TIMES TRIBUNE (CORBIN, Ky.)
What’s going to kill me? What can I do to avoid the death prescribed by my genes? How soon can I get a mapping of my genetics (by an analysis of a drop of my blood, urine or salvia)? How long can I beat off the angel of death? Is it possible to be another Methuselah?
The marvels of health research astounds all of us; particularly us seniors who have witnessed the many years of this phenomenal progress. Yet, this progress of health care is dwarfed by what is coming. A hit-miss, stab-in-the-dark procedure is still quite prevalent. The inability to put a finger exactly on a physical malady is still pervasive and plagues health professionals. This is so well seen in the treatment of cancer where $70 billion annually is spent in the U.S. on cancer prescribed drugs, with $28 billion wasted - patients misdiagnosed and given the wrong drugs. It is not only a lose of money but of life.
The breakthrough for a clearer diagnosis is happening. With today’s computers the complexity of identifying each of our genes (we all have 19,599 of them) is possible, offering a DNA map. The proper and accurate drug to correct a specific bodily malfunction can be prescribed and therein that disease can be conquered. The study of an individual’s genome identifies weaknesses and strengths spotlighting certain diseases that likely could cause death.
Reading about such health care projections for our future, I find myself groping for Webster’s definition for a plethora of terms: Genome, biomarker, gene molecule, chromosomes, potemics, MRI, and pronota, to name a few.
Never before have we humans had available such information and insights for our future. Never before have we had such extensive ability to manage and direct our physical life.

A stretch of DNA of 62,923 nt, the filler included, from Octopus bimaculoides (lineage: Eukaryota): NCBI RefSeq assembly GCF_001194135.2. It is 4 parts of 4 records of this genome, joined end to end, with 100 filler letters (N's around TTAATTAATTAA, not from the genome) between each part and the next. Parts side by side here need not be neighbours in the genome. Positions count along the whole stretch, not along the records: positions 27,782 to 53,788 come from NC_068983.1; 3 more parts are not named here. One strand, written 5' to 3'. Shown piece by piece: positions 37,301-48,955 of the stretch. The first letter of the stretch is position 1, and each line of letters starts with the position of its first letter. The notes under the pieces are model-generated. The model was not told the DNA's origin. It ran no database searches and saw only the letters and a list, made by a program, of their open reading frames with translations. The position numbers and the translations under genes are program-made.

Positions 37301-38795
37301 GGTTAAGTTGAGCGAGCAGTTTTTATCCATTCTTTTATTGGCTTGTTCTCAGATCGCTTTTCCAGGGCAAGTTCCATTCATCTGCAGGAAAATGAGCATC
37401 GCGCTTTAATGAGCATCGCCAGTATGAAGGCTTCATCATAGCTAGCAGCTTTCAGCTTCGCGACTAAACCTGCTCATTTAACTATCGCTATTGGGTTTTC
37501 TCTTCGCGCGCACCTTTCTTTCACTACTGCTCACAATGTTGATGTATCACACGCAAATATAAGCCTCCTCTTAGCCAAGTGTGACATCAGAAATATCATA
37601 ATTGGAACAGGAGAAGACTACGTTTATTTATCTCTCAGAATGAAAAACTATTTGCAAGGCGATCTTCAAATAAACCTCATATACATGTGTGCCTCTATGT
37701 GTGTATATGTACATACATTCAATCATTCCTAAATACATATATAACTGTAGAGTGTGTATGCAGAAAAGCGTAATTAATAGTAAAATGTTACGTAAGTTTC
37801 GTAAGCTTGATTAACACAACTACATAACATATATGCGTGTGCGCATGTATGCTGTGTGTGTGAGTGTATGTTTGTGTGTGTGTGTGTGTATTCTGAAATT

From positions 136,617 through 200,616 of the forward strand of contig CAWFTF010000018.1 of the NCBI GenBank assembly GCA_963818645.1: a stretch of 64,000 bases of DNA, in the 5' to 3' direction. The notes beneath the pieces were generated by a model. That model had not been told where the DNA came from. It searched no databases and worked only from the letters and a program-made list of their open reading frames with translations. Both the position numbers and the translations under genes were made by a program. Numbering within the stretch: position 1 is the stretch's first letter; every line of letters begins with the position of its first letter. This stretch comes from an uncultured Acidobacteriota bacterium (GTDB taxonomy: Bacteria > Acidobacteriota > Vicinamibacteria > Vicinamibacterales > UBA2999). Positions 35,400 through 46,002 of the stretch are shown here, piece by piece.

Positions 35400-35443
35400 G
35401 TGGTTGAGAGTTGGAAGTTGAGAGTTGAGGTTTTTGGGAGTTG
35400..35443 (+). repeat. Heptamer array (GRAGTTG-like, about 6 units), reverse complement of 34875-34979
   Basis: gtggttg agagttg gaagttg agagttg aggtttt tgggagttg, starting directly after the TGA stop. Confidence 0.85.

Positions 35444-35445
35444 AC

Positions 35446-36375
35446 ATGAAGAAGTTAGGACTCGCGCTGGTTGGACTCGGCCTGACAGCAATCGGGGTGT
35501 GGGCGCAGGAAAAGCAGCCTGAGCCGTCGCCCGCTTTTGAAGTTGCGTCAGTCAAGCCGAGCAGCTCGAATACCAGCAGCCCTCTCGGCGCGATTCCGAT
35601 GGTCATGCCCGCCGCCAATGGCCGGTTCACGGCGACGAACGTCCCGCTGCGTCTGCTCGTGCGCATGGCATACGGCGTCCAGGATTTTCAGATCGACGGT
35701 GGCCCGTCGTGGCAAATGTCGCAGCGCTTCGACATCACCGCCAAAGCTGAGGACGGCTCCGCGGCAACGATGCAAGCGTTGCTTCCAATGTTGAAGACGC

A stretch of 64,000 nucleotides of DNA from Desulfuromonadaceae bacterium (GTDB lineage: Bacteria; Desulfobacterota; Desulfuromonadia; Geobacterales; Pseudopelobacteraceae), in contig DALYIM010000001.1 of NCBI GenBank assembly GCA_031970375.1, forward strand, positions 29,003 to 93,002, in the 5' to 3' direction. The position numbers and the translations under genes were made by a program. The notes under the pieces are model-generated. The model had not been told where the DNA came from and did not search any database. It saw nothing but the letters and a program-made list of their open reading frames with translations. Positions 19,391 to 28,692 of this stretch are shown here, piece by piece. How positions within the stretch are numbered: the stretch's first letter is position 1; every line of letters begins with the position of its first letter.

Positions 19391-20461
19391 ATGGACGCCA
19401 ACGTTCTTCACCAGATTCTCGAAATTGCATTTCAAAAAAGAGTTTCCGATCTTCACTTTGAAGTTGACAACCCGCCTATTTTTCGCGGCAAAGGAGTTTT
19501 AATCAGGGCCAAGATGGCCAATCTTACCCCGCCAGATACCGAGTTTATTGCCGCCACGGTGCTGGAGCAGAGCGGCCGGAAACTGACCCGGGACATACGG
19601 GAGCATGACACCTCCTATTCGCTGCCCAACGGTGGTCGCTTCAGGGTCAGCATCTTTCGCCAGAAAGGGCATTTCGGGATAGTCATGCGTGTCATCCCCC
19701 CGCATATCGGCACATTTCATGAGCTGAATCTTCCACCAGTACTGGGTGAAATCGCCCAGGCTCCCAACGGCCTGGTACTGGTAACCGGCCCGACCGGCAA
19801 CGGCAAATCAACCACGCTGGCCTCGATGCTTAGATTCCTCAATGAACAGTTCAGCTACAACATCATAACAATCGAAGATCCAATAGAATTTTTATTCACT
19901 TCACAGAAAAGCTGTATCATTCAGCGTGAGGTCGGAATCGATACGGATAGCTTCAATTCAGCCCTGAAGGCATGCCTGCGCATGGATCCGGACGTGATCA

Is it not much the same about our spiritual life? Does not God’s revelation, most especially through his Son, Jesus Christ, give a clear picture of who we are and what our future is; as well as how to avoid death and find everlasting life and happiness - the quest of all of us.
I had a dear friend who has been dead now for nearly 50 years. He chose to ignore clear directions for life and avoiding death. For a while he chose to follow those directions – exercise and no smoking – yet eventually he chose to give up. He chose death.
We all want life and happiness. How is it that we are found to choose destruction and death for body and even soul? It is all a matter of our choosing. Our life is for our living or killing.
“I have set before you life and death, blessings and curses. Choose life…loving the Lord your God and obeying him” [Deut 30:19,20].
The Rev. John Burkhart Ph.D, is a retired Episcopal priest and professor of psychology
firstname.lastname@example.org blog at inspirationsandideas